Hearing on Arizona immigration law begins

As the controversial law kicks in, residents and law enforcement officials struggle to make sense of the situation in the town of Benson, Ariz.
By Jerry Markon
Washington Post Staff Writer
Friday, July 23, 2010

PHOENIX -- A federal judge pushed back Thursday against a contention by the Obama Justice Department that a tough new Arizona immigration law set to take effect next week would cause "irreparable harm" and intrude into federal immigration enforcement.

"Why can't Arizona be as inhospitable as they wish to people who have entered or remained in the United States?" U.S. District Judge Susan Bolton asked in a pointed exchange with Deputy Solicitor General Edwin S. Kneedler. Her comment came during a rare federal court hearing in the Justice Department's lawsuit against Arizona and Gov. Jan Brewer (R).

Bolton, a Democratic appointee, also questioned a core part of the Justice Department's argument that she should declare the law unconstitutional: that it is "preempted" by federal law because immigration enforcement is an exclusive federal prerogative.

"How is there a preemption issue?" the judge asked. "I understand there may be other issues, but you're arguing preemption. Where is the preemption if everybody who is arrested for some crime has their immigration status checked?"

At issue in Thursday's hearing, argued in a tan-colored "special proceedings" courtroom" inside the federal courthouse, was whether Bolton would grant a preliminary injunction to stop the law from taking effect while the federal lawsuit proceeds.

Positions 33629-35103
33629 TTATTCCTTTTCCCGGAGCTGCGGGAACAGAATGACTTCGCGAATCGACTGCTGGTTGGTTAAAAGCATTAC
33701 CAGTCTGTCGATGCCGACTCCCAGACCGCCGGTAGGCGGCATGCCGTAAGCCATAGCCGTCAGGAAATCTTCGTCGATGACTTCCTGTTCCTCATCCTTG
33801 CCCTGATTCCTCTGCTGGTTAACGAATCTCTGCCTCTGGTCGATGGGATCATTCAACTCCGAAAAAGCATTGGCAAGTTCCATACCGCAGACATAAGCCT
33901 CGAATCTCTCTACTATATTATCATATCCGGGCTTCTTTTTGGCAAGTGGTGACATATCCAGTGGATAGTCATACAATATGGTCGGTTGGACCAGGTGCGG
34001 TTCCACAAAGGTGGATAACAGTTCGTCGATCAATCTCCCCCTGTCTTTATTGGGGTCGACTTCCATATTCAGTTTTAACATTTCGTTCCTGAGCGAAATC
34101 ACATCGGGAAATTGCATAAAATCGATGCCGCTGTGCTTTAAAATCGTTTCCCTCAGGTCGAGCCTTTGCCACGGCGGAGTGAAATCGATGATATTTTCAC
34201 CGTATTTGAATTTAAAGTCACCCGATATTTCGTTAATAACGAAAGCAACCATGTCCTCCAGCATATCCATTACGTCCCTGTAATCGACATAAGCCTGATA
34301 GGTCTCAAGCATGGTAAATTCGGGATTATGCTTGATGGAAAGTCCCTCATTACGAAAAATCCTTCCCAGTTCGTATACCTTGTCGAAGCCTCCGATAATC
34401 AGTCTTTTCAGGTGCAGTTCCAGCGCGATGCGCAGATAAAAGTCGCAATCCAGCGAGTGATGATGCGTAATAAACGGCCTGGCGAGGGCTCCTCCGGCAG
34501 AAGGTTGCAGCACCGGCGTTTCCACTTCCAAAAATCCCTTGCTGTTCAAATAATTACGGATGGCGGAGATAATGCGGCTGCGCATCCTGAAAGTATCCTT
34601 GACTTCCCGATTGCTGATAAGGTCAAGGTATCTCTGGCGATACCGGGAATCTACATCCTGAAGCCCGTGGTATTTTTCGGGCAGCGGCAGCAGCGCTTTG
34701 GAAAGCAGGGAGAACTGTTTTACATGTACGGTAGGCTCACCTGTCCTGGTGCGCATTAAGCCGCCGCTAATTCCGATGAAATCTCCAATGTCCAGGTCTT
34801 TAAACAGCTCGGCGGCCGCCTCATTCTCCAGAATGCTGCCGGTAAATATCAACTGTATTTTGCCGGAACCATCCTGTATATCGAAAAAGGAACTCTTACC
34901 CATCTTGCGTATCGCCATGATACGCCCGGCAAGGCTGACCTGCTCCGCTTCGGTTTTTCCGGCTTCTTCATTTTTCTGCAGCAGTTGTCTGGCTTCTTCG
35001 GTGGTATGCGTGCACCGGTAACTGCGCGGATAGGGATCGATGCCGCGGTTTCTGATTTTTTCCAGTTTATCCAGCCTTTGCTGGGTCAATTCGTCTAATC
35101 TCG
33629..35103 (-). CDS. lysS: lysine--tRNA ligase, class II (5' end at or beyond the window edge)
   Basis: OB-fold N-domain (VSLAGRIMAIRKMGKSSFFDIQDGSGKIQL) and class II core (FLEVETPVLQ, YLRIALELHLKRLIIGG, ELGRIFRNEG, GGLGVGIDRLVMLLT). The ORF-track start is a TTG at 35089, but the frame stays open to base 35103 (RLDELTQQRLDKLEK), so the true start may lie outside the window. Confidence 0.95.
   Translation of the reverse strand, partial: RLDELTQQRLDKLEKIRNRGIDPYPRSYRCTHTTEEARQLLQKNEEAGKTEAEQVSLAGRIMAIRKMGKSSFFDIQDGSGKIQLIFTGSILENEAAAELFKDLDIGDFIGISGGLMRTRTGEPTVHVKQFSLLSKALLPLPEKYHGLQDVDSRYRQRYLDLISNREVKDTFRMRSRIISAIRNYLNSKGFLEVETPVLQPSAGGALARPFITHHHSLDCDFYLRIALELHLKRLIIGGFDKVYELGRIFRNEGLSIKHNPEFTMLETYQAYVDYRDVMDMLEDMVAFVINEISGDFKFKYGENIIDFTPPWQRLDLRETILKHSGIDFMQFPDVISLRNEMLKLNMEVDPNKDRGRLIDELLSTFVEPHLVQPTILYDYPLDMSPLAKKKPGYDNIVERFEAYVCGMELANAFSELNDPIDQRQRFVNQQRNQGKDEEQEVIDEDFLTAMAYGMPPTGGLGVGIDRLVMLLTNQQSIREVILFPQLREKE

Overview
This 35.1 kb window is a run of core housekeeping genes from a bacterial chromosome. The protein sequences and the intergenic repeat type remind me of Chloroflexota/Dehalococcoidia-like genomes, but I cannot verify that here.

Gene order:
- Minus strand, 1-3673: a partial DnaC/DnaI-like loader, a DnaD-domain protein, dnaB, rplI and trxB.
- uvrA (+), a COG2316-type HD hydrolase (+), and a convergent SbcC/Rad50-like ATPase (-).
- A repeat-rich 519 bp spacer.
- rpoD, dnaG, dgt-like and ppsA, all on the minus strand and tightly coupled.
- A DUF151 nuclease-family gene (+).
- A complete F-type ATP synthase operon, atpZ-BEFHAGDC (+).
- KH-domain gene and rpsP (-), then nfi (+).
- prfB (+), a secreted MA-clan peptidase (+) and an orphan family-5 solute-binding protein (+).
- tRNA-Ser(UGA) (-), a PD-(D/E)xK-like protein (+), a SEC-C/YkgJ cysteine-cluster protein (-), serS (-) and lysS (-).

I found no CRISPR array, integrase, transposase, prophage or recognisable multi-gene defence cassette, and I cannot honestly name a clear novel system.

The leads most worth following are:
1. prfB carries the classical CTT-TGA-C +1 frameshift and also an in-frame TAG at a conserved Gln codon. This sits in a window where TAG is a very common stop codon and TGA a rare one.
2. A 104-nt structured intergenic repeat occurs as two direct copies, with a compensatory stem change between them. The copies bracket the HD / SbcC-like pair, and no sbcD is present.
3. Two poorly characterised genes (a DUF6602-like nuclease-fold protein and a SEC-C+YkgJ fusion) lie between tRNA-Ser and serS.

As dozens of protesters marched outside, the hearing marked the first round in the Obama administration's effort to stop the state's crackdown on illegal immigration. The tension in the courtroom reflected a broader national debate over what has become a political divisive issue: whether police should have the power to question people they suspect are in the United States illegally.

"The regulation of immigration is unquestionably, exclusively, a federal power," Kneedler told a rapt courtroom. Brewer, whose fierce criticism of the federal lawsuit has helped her popularity at home, watched silently from the front row, drawing a "Good afternoon, Governor" from the judge.

Lawyers for Brewer argued with equal force that the legislation, scheduled to take effect July 29, is a legal expression of a sovereign state's right to secure its borders against a tide of illegal immigration. The federal government, the lawyers said, has failed to act.

"We keep hearing that we can't really do anything about these illegal aliens -- Arizona should just deal with it," said John J. Bouma, Arizona's lead attorney. "Well, the status quo is simply unacceptable."

The law, which Brewer signed in April, empowers police to question people they have a "reasonable suspicion" are illegal immigrants and to send them to federal authorities for possible deportation. President Obama has strongly condemned the law, and the Justice Department filed suit July 6, setting up an unusual clash between the federal government and a state over who should enforce the nation's immigration laws.

Bolton did not indicate how she might rule, saying only that she will take the matter "under advisement." But she did subject Justice Department lawyers to some pointed questions.

Kneedler responded to her query about why Arizona authorities don't have the right to be inhospitable to illegal immigrants by saying the law has given the state the power to enforce immigration law "in, frankly, an unprecedented and dramatic way."

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